From food trucks to mega coat drives and adoption days, these Southern Junior Leagues are super heroes to the communities they serve.
It's no secret, the Junior League does a lot of good throughout our region. Here, we're sharing a few of our favorite fundraisers and projects from Southern chapters.
Junior League of Augusta
The Little Black Dress Initiative
This fundraiser was developed by the Junior League of London, but it will soon be a driving force to end poverty across the pond thanks to the Junior League of Augusta. The intention of the fundraiser is to raise awareness for women in crisis by making poverty unfashionable. The JLA partnered up with Julie’s House, a resource for women and their children who are currently in need whether they’re homeless, victims of domestic violence or going through any number of hardships and in need of resources. To raise funds and awareness, participants wear the same black dress for a week. When asked about their dress, participants share information on the Little Black Dress Initiative in an effort to garner support and contributions from the community. At the end of the campaign, the Augusta chapter of the Junior League will fill a closet with dresses and outfits for the residents at Julie’s House. Other ways to participate include donating to one of the participants, sharing a statistic on social media with #theLBDi, and donating business and business casual clothes to a local shelter.
Junior League of Austin
Coats for Kids
On a single day each year, the Junior League of Austin distributes more than 35,000 coats to children in need in Central Texas making Coats for Kids one of the largest coat drives in the nation. The program is now in it’s 30th year. Just this year, 24 volunteers and more than $160,000 from the Junior League of Austin was allocated to this project, but they don’t do it alone. The JLA works with the Texas Health & Human Services Commission, Central Texas school districts, and social service agencies to find children who are eligible for the program. Leftover coats and winter clothing from the drive don’t go unused. They’re distributed to area agencies and schools on what is referred to as Surplus Day.
Junior League of Birmingham
The Junior League of Birmingham’s Kids in the Kitchen initiative hits the road throughout the year to teach area children the importance of eating healthy. The primary objective of the mobile kitchen, referred to as the Yummy Truck, is to reverse the growing trend of childhood obesity. Junior League members drive the Yummy Truck to various community events, schools, and fundraisers where they give demonstrations and hand out healthy snacks. The Yummy Truck makes it possible to bring the Kids in the Kitchen curriculum to areas that typically wouldn’t have access to nutritional education.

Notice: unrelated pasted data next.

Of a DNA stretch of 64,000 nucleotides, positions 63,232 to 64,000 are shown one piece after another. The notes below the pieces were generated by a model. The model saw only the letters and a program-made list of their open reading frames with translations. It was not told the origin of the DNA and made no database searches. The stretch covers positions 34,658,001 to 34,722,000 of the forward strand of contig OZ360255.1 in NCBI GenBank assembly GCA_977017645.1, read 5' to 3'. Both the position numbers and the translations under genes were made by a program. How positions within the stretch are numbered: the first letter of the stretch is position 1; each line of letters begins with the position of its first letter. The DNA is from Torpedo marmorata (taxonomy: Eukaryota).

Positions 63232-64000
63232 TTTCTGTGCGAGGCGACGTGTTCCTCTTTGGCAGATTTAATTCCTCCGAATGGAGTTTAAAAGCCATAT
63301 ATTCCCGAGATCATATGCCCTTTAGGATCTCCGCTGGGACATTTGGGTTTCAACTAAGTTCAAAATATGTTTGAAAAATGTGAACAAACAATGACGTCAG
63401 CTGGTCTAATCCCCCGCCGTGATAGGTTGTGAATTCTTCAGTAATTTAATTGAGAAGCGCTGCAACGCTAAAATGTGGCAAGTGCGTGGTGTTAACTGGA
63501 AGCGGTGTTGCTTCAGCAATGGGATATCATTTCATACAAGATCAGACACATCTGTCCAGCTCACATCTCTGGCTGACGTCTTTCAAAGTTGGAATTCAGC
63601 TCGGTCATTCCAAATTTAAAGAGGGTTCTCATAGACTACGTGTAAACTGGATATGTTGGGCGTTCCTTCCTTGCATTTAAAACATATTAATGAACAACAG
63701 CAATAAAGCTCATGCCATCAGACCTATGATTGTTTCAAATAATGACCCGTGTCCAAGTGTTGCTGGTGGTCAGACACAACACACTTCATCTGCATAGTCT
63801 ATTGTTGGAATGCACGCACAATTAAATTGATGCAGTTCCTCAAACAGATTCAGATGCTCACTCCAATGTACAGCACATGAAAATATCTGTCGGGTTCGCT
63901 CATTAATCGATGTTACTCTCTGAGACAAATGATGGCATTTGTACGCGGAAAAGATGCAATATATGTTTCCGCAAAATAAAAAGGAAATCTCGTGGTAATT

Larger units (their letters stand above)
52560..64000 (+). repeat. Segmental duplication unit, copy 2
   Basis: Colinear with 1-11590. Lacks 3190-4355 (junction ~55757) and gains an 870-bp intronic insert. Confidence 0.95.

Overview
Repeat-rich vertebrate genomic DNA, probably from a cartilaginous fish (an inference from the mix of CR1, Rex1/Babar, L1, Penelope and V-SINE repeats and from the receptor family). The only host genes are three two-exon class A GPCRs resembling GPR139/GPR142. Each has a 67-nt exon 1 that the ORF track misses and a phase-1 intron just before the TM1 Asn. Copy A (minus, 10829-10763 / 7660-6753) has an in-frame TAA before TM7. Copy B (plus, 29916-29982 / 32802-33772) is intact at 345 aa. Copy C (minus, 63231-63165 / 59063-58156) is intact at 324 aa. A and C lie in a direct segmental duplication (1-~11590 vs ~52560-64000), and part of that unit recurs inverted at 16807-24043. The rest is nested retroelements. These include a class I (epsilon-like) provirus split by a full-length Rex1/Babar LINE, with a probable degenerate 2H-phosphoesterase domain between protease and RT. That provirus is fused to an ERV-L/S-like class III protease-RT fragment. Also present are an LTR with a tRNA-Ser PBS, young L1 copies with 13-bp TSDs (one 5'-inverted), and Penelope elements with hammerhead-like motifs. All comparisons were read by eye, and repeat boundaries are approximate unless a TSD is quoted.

Junior League of Miami
Inn Transition is a gated complex that provides transitional housing and resources to women and children who are victims of domestic violence. It was developed as a way to help the community in the after math of Hurricane Andrew and has been a signature project for the Junior League of Miami ever since. Inn Transition South was opened in 2002 and includes 56 two-, three-, and four-bedroom apartments, a community center with a children’s library, and playground. JLM volunteers give life skills training, mentor families, and participate in outings with the families in residence. The facilities provide families with housing, counseling, and child-care for up to 24 months. Each adult resident is paired with a County counselor and makes a plan to achieve economic independence and self-sufficiency. Dozens of families have benefitted from Inn Transition to date.
Junior League of New Orleans
Lemonade Day University
If you think the concept is rudimentary, think again—Lemonade Day is more than just lemonade stands. The Junior League of New Orleans partners with Lemonade Day to teach children how to start, own, and operate their own business, in this case, a lemonade stand. The half-day program is held in April each year and is free to children ages 8 to 12. The curriculum includes learning how to make healthy lemonade, developing a business plan and budget, implementing success strategies, and marketing. At the end of the program, the Junior League of New Orleans hopes to have inspired children to become business leaders, social advocates, and volunteers all in a fun and creative environment.
Junior League of Tampa
Kids Connect + H.E.A.R.T. (Helping Every Adoptable child Rise Together)
The Junior League of Tampa has been partnering with Camelot Community Care on their Kids Connect program since 1996, making it one of the JLT’s longest-standing projects. The Kids Connect initiative sponsors events where foster children can interact with prospective families in a casual, fun, and no-stress environment. Since the program began, the JLT has successfully helped more than 160 children find a forever family.
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We couldn’t narrow down the Junior League of Tampa’s projects to just one, so we’re also giving a shout out to H.E.A.R.T. The JLT works with the Children’s Board Heart Gallery of Tampa Bay to throw birthday parties and other life event celebrations for youth in foster care. Foster children create a wish list for their customized birthday party—the JLT asserts no wish is ever too big. Last year’s parties included a behind-the-scenes tour of the vet center at Busch Gardens and a fishing tutorial at Bass Pro Shops. The group events also give siblings living apart the ability to spend time with each other and reconnect.